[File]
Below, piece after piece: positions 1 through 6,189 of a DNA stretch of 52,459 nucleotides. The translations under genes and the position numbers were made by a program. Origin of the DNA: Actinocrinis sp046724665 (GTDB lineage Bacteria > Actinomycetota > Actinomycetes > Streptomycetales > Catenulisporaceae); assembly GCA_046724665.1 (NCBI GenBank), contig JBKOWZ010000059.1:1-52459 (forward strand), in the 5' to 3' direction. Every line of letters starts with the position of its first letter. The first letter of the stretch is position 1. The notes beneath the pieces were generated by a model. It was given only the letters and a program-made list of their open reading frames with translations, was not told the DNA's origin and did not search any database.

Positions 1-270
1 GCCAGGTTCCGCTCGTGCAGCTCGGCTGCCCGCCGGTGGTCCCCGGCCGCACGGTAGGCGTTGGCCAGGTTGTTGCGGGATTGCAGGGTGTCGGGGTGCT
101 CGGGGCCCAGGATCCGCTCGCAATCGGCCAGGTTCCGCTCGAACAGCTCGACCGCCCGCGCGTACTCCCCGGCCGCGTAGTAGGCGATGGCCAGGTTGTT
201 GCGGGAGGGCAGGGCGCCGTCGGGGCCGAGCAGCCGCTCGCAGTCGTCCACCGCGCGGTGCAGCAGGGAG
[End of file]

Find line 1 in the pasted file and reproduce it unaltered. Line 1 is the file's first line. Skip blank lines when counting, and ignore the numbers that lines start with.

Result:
Below, piece after piece: positions 1 through 6,189 of a DNA stretch of 52,459 nucleotides. The translations under genes and the position numbers were made by a program. Origin of the DNA: Actinocrinis sp046724665 (GTDB lineage Bacteria > Actinomycetota > Actinomycetes > Streptomycetales > Catenulisporaceae); assembly GCA_046724665.1 (NCBI GenBank), contig JBKOWZ010000059.1:1-52459 (forward strand), in the 5' to 3' direction. Every line of letters starts with the position of its first letter. The first letter of the stretch is position 1. The notes beneath the pieces were generated by a model. It was given only the letters and a program-made list of their open reading frames with translations, was not told the DNA's origin and did not search any database.